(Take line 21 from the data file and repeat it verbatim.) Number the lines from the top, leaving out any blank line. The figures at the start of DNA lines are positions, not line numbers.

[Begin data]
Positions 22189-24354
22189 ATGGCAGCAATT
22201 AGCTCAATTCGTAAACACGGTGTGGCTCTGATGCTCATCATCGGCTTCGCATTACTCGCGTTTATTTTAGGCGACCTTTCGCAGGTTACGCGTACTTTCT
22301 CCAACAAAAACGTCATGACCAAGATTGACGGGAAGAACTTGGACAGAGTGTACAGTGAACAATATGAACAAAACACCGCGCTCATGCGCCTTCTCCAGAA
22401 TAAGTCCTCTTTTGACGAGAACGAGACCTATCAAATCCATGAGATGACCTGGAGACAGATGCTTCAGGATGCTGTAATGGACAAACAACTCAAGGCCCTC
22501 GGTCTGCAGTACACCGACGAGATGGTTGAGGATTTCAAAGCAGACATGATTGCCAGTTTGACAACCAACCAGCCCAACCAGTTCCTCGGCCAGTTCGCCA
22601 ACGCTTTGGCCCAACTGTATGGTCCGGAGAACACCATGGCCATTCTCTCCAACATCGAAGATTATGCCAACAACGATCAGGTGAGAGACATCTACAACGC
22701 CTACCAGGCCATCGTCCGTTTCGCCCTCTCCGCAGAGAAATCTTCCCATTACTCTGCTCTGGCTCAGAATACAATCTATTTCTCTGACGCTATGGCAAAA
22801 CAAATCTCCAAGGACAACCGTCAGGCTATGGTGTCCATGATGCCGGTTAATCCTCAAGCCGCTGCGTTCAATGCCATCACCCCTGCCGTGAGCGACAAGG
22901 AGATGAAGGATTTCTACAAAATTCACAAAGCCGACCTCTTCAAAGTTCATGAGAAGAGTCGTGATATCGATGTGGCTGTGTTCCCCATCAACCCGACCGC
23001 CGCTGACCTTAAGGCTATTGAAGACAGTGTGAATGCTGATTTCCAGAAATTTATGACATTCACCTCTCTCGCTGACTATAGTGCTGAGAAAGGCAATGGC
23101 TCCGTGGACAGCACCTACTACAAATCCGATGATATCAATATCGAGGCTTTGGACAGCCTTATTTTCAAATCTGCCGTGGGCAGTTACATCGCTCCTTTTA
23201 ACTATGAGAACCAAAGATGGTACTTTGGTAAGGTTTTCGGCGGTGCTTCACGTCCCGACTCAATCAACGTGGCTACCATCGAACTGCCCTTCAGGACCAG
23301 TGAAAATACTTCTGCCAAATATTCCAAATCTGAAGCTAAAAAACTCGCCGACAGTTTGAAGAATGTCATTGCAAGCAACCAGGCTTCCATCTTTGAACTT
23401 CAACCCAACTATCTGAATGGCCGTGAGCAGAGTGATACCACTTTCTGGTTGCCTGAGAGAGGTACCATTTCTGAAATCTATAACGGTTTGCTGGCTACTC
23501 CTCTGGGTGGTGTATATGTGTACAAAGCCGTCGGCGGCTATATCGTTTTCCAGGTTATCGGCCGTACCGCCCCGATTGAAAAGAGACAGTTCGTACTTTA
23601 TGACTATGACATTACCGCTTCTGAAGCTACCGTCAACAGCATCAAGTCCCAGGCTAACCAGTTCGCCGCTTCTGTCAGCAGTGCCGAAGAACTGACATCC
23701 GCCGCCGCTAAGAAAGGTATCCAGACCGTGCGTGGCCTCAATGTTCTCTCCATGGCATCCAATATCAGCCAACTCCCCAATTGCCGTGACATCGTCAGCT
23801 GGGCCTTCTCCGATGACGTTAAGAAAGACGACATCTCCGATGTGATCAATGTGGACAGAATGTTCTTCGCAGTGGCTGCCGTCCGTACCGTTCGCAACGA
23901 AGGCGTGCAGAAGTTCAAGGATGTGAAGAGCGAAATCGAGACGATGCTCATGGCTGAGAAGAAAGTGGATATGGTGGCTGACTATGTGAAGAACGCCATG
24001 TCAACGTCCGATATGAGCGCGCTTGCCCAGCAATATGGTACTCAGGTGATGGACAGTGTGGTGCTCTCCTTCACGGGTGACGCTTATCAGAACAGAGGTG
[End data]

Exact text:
24001 TCAACGTCCGATATGAGCGCGCTTGCCCAGCAATATGGTACTCAGGTGATGGACAGTGTGGTGCTCTCCTTCACGGGTGACGCTTATCAGAACAGAGGTG